Social pedagogy can bring about immediate benefits for fostered children and young people, their foster carers, and the other professionals in the team around them, The Fostering Network’s four year Head, Heart, Hands programme has found.
The innovative programme, which involved working closely with seven local authorities and independent fostering providers to explore the impact of introducing social pedagogy into UK foster care, has shown that social pedagogy can help fostered children and young people have a positive experience of family life, with deeper, more trusting relationships.
The programme also showed how social pedagogy can provide an ethical and theoretical framework which enhances and builds on existing fostering practice, as well as how it can support foster carers to navigate their way through the unique demands of their vital role – helping them find an effective balance between the professional and the personal. It provides tools and approaches that help foster carers understand their needs and the needs of the young people in their care, enabling them to support and prioritise wellbeing across the whole fostering household.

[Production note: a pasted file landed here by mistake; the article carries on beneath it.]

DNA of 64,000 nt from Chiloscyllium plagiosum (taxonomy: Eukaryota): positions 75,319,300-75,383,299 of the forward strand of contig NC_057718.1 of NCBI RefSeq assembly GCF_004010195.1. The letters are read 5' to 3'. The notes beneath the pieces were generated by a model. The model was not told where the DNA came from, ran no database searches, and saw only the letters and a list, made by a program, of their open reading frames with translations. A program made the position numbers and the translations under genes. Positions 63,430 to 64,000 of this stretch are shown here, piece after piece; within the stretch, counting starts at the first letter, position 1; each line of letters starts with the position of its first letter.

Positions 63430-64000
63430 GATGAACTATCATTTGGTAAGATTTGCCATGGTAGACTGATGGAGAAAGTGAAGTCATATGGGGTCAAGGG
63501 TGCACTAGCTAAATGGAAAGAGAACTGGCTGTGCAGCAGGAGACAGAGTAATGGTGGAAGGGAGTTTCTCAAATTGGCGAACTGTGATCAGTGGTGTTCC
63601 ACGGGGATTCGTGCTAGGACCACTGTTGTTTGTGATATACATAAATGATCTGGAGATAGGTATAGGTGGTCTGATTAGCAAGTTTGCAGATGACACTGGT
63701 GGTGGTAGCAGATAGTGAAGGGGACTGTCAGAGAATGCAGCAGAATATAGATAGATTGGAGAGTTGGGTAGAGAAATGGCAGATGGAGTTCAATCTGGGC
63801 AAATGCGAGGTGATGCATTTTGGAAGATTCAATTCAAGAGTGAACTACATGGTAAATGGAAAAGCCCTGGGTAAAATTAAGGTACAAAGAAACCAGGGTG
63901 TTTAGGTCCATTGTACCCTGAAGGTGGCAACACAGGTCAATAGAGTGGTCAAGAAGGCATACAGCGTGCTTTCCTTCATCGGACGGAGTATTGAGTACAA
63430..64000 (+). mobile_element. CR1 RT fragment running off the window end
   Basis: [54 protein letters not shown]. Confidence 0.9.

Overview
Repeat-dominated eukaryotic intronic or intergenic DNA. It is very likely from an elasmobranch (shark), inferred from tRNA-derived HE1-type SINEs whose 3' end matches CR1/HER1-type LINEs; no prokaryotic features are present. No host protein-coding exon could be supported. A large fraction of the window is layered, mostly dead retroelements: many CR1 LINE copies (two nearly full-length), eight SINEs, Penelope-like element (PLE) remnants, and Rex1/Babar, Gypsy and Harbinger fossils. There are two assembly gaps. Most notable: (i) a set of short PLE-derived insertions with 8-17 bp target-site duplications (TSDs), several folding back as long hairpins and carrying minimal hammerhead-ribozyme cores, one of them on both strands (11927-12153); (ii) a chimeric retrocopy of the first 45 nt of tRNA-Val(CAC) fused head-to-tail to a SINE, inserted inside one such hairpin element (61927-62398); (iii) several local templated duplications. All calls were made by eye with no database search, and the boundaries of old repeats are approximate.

Melissa Green, director of operations at The Fostering Network, said: ‘Head, Heart, Hands has been an incredibly ambitious programme which has shown us how social pedagogy can bring important benefits to the practice of foster carers and social care staff. Foster carers we have worked with through the programme have reported feeling better able to understand the needs of the children and young people they are caring for, resulting in the whole fostering family feeling more confident, empowered and valued.
‘We believe that social pedagogy provides a platform for fostering services to take a ‘people above process’ approach to supporting looked after children, with relationships and values being placed at the heart of decision making.
‘To change the whole culture of a service takes significant time and resources, but Head, Heart, Hands has shown the positive impact that social pedagogy can have on individual fostering households over a short timescale.’